The media covered the unions' and socialists' May Day protests (May 1) and the immigrant Cinco De Mayo marches (May 5). Both of these events produced public disturbances of one sort or another that far out weighed the Tea Party events as far back as one could remember. Adding up the recognized unions, socialist groups, and immigrant groups aligned with the recent events does not produce anything near a majority. Main stream America continues to be the definitive majority.
As retrospective context, the 9/12/2009 rally in Washington DC produced huge crowds of disaffected Americans looking for a little good government, reasonable taxation with meaningful representation, and truth and fairness.
The attached pictures provide a flashback to the grass roots throngs
that marched in DC during the peaceful 9/12/2009 rally. This rally occurred without union or globalist organizing. The BBC estimated that 1-2 million participated. Some news outlets reported 40,000 attended at the time.
Below is a DC Mall crowd size estimation diagram.
Compare it to the 9-12 Rally pictures below and be the judge. The National Mall and
Pennsylvania Avenue were pretty much packed on 9-12, suggesting crowds larger than presidential inaugurations.
At issue is who really controls the destiny of this country. Hopefully it will be the active majority.
As always, it is important to stay engaged and informed. Continue to bring folks into the fold daily if possible. Being informative and objective builds persuasiveness. Focusing more on issues and less on positions and personal opinions will make for a better case. Positions and opinions tend to divide.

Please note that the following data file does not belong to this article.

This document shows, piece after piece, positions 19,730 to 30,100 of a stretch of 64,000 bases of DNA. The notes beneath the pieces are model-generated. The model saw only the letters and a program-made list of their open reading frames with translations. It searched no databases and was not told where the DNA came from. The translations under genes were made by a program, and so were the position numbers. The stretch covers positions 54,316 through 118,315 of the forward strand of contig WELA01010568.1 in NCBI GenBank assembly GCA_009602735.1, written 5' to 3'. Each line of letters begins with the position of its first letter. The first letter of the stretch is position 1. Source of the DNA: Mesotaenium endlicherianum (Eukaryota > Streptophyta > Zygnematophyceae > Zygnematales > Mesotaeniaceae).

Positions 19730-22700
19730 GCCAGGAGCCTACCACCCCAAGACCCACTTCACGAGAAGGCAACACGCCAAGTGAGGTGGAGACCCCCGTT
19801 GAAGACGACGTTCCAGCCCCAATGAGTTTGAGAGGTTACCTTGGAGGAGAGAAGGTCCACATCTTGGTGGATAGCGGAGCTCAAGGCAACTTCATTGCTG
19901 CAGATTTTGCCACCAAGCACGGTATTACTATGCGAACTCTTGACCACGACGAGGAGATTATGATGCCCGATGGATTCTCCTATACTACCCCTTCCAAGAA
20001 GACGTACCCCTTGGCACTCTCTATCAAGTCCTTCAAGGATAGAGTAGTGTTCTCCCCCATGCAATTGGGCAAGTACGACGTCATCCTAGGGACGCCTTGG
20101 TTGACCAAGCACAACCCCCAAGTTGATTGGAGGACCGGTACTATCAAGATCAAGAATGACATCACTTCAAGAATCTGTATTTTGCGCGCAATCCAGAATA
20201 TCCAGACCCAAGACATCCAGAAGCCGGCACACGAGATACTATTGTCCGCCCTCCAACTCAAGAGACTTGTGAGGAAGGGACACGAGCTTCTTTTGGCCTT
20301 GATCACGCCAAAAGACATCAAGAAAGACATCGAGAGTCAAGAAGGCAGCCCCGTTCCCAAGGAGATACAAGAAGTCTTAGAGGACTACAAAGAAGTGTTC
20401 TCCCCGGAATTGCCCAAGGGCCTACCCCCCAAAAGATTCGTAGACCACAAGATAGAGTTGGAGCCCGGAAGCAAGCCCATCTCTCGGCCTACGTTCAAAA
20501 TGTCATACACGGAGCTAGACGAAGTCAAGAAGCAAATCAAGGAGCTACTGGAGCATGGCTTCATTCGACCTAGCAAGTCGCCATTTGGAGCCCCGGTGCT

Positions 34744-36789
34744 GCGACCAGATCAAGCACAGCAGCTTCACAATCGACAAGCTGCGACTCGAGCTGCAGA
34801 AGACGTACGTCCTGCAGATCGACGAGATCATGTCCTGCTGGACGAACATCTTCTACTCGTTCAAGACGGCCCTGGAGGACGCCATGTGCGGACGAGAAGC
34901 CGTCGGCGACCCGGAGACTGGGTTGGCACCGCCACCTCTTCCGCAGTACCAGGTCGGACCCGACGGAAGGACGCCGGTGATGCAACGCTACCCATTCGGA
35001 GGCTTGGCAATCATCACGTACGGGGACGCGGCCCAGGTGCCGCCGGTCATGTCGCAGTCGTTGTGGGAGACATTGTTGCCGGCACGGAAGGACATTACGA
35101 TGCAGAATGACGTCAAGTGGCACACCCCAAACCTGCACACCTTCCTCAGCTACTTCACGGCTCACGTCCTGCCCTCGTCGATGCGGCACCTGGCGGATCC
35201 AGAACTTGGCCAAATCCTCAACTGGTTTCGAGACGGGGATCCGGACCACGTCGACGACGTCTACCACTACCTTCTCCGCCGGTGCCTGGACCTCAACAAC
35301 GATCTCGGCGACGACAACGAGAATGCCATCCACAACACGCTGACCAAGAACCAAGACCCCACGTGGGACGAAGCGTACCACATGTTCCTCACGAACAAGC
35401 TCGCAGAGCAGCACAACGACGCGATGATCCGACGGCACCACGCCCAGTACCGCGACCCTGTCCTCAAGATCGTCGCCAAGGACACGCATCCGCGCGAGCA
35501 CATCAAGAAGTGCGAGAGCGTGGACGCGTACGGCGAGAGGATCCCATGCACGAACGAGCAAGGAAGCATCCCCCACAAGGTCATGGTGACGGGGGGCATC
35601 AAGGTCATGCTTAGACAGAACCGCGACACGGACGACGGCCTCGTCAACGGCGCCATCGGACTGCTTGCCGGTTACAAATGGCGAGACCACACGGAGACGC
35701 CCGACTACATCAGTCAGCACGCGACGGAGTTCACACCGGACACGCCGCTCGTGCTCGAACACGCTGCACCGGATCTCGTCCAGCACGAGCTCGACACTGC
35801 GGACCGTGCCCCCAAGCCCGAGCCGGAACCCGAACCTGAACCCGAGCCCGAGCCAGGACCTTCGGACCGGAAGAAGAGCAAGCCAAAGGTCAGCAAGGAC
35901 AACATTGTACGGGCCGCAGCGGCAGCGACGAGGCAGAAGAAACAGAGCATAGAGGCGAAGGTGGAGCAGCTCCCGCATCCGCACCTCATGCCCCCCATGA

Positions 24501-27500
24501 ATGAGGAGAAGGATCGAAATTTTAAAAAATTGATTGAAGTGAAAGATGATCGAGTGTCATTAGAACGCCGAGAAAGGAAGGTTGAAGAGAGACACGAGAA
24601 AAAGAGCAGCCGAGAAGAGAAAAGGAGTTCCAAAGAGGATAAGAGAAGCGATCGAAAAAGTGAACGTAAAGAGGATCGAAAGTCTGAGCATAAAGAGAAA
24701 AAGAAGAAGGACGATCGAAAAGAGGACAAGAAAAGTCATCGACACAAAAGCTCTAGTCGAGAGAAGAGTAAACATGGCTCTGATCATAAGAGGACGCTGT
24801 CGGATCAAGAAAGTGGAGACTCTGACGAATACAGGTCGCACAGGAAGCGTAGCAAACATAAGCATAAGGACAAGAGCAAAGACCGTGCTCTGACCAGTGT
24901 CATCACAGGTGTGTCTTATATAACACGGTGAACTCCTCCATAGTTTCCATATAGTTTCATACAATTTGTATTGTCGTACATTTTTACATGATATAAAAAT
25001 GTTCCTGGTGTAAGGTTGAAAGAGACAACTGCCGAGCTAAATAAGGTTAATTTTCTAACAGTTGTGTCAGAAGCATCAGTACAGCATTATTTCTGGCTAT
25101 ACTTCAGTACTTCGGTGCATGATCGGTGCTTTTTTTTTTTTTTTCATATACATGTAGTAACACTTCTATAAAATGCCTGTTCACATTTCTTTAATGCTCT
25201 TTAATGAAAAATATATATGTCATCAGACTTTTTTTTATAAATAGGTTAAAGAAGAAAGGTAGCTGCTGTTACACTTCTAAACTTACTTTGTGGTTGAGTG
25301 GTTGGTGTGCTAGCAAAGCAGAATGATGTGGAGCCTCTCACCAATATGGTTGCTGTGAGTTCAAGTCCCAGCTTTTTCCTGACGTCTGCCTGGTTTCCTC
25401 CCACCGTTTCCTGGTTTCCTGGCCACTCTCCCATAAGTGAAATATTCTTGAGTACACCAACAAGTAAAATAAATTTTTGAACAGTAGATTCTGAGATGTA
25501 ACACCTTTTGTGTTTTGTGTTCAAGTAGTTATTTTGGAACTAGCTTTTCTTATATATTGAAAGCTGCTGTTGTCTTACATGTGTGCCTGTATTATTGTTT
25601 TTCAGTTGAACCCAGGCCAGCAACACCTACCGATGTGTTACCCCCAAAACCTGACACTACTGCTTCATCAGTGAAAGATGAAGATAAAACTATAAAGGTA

Truthful and factual presentation of issues will unite people upon a common ground. Most people will make the right decision if duly informed over time. Sometimes it takes 2-3 exposures to an idea or concept before it "clicks" with an audience. Waiting for special events can be a wait too long. A sound process and effective communication is best served on an continual and frequent basis.
What can be realistically done on a regular basis (the more often the better) to increase information/education, involvement, and momentum for the Tea Party cause? The possibilities are limited only one's imagination. Some believe that "politics are local." If even partially true, a coherent strategy is to "think globally and act locally." Pursuing a national agenda or topic can be inspiring, but let's not forget to help fix Michigan along the way. Nothing beats good candidates at all levels and supporting votes. Again, what can each of us do in between that is achievable and above and beyond current efforts? Perhaps some locally organized brainstorming sessions could produce some new and innovative ideas and approaches.